BHA challenges unfair admissions policy of London Catholic school

5 April, 2013

The British Humanist Association (BHA) today raised concerns about the highly discriminatory nature of the London Oratory School, a Roman Catholic state school in Fulham, London. The school’s admissions policy is more selective than any other school that the BHA is aware of, including giving points to applicant’s parents for ‘Service… in any Catholic parish’, including by ‘Assisting in the Liturgy: for example by reading, singing in the choir or playing an instrument, altar serving, flower  arranging.’ As a consequence, only 6.36% of pupils at the school are eligible for free school meals. This compares with 47.6% and 49.5% of pupils at the two secondary schools without a religious character in the same post code.

In December last year, the Office of the Schools Adjudicator (OSA) ruled that the school’s admissions policy was in breach of the School Admissions Code, which proscribes criteria which ‘give priority to children on the basis of any practical or financial support parents may give to the school or any associated organisation, including any religious authority’.

In order to meet this ruling the revised admissions policy removed a criterion giving parents priority for cleaning the Church. However, it left in place a criterion giving priority to those who do flower arranging. School headmaster David McFadden told the BHA that the school met with the OSA, who apparently confirmed that they were happy with the limited scope of these changes.

The BHA intends to complain about this to the OSA, along with other concerns, such as the fact that the criteria, as currently drafted, do not practically allow for the possibility of children of non-religious parents being admitted to the school (see note [1]).

BHA Faith Schools Campaigner Richy Thompson commented, ‘It cannot possibly be right that a parent can get preferential treatment in getting their child into a state school through flower arranging.

‘The school’s admissions policy favours parents in a strict order: firstly nine categories of Catholic, then Anglicans, then other Christians, then those of other faiths. As the school’s admissions policy is drafted, it is not currently possible for the non-religious to gain admittance at the school and the barriers to social cohesion that such uniformity represents are shocking in a publicly funded school.

‘Instead of looking to select so many different categories of Catholic and causing socio-economic selection in the process, any school should seek to be inclusive of its whole community, with no regard to religion or to social standing. It is only by rewriting its admissions policy that the school can hope to have a positive effect on community cohesion.’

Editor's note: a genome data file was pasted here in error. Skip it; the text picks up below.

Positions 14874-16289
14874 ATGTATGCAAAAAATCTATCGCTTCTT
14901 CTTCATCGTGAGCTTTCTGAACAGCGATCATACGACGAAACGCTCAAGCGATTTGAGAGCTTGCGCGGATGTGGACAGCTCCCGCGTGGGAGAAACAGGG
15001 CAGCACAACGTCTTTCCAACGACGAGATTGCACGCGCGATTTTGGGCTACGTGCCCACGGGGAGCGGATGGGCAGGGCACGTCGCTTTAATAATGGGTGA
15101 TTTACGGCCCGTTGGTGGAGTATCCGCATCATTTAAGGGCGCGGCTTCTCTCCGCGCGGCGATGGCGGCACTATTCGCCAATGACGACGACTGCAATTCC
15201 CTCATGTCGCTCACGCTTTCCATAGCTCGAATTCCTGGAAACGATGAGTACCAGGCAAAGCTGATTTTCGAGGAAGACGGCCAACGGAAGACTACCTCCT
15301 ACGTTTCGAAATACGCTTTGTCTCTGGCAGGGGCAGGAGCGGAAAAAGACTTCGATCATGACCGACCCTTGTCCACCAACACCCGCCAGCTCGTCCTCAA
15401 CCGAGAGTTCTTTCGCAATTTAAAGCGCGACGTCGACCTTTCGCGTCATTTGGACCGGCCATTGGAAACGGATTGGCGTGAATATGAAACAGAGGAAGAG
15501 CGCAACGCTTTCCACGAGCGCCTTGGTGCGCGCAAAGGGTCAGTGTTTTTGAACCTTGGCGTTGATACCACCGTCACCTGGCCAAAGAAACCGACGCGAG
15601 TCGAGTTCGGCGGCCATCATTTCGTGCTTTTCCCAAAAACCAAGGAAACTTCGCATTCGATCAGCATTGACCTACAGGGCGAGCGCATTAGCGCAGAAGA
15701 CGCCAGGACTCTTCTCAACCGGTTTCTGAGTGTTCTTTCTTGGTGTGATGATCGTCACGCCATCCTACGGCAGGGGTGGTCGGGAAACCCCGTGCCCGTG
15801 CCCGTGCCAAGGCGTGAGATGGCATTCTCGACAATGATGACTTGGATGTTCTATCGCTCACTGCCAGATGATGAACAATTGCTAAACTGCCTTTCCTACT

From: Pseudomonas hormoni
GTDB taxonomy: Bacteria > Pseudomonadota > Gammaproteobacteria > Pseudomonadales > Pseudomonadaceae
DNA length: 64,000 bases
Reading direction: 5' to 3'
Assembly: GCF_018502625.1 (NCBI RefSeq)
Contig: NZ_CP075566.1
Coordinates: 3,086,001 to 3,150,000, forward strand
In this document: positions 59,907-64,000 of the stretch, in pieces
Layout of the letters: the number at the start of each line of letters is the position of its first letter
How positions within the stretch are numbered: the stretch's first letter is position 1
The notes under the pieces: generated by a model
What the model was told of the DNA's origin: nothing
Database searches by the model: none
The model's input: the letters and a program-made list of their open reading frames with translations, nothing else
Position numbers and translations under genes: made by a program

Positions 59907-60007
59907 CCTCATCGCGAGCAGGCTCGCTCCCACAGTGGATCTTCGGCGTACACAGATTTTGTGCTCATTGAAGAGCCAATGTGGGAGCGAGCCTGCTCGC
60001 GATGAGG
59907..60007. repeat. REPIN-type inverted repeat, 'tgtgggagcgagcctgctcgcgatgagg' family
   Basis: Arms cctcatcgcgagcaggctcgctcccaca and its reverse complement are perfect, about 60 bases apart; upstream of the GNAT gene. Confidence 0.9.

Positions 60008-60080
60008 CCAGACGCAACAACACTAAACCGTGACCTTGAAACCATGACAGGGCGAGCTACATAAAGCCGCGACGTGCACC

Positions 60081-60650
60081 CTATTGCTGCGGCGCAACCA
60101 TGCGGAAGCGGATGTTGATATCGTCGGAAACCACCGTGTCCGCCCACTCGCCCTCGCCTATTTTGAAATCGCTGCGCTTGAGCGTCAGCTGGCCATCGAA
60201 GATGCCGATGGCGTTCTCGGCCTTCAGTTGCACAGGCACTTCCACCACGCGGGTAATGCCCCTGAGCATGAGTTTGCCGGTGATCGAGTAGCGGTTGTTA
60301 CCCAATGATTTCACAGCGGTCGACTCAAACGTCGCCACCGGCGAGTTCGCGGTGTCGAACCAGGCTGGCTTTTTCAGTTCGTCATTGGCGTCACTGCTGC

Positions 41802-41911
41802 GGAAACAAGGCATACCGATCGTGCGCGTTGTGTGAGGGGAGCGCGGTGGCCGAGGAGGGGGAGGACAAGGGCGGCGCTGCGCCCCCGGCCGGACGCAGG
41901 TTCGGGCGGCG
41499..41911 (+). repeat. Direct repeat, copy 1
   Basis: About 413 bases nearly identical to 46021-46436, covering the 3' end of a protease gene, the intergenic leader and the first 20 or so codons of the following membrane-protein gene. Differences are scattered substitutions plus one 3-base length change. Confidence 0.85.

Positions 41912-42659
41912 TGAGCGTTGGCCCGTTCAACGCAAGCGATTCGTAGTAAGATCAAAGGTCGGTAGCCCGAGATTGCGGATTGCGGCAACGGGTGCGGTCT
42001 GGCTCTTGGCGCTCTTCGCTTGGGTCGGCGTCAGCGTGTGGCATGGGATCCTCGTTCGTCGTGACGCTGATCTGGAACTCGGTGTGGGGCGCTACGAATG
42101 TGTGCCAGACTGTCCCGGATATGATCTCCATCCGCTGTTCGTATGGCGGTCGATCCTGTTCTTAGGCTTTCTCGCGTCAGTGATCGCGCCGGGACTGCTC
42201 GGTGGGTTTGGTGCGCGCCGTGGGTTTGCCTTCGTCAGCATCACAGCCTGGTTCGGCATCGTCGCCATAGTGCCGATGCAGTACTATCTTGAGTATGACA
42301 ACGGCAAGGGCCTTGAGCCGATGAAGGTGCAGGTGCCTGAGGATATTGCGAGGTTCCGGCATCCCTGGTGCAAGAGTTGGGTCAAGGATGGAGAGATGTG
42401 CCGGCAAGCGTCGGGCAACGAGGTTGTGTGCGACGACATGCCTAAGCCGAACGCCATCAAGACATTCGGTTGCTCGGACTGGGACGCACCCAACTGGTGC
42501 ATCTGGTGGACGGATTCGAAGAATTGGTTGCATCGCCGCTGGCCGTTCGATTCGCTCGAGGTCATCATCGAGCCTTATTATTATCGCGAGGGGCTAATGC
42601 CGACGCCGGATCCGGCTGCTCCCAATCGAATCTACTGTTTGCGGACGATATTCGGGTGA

For further comment or information, please contact Richy Thompson on 020 7324 3072.

The Schools Adjudicator’s ruling

Prior to the OSA’s ruling, the school’s admissions policy gave priority for (note [4]):

Service by the Candidate or Catholic parent in any Catholic parish or in the wider Catholic Church in each of the last three years. Examples of service include:

Involvement in parish activities:

(a) Assisting in the Liturgy: for example by reading, singing in the choir or playing

     an instrument, altar serving, cleaning, flower arranging.

(c) Assisting in parish administration: for example housekeeping and maintenance of

     church property.

Points allocated for service are:

Service over the three years       2

Service of less than three years  1

No service                               0

However, the Schools Adjudicator ruled that:

15.  The School’s website states clearly “The school is part of the Catholic Church.”  I am clear that a Catholic parish is an associated organisation for the purpose of this provision of the Code. The School’s oversubscription criteria take into account “service in any Catholic Parish or in the wider Catholic Church by the candidate or a Catholic parent.”  A footnote to the arrangements expands on this criterion by giving examples of the sort of service which would qualify.  These include assisting in the liturgy, assisting in pastoral work and assisting with housekeeping or the maintenance of church property.

16.  I respect the School’s reasons for seeking to include such a criterion, but, as currently drafted, this criterion is clearly not compliant with the Code and must be removed.

Read the school’s old admissions policy:

Read the OSA’s ruling:

Read the school’s revised admissions policy:

Read the School Admissions Code:

Read today’s TES article, ‘Saying it with flowers still opens faith school’s doors’:

Read more about the BHA’s campaigns work on ‘faith’ schools:

View the BHA’s table of types of school with a religious character:

The British Humanist Association is the national charity working on behalf of non-religious people who seek to live ethical and fulfilling lives on the basis of reason and humanity. It promotes a secular state and equal treatment in law and policy of everyone, regardless of religion or belief.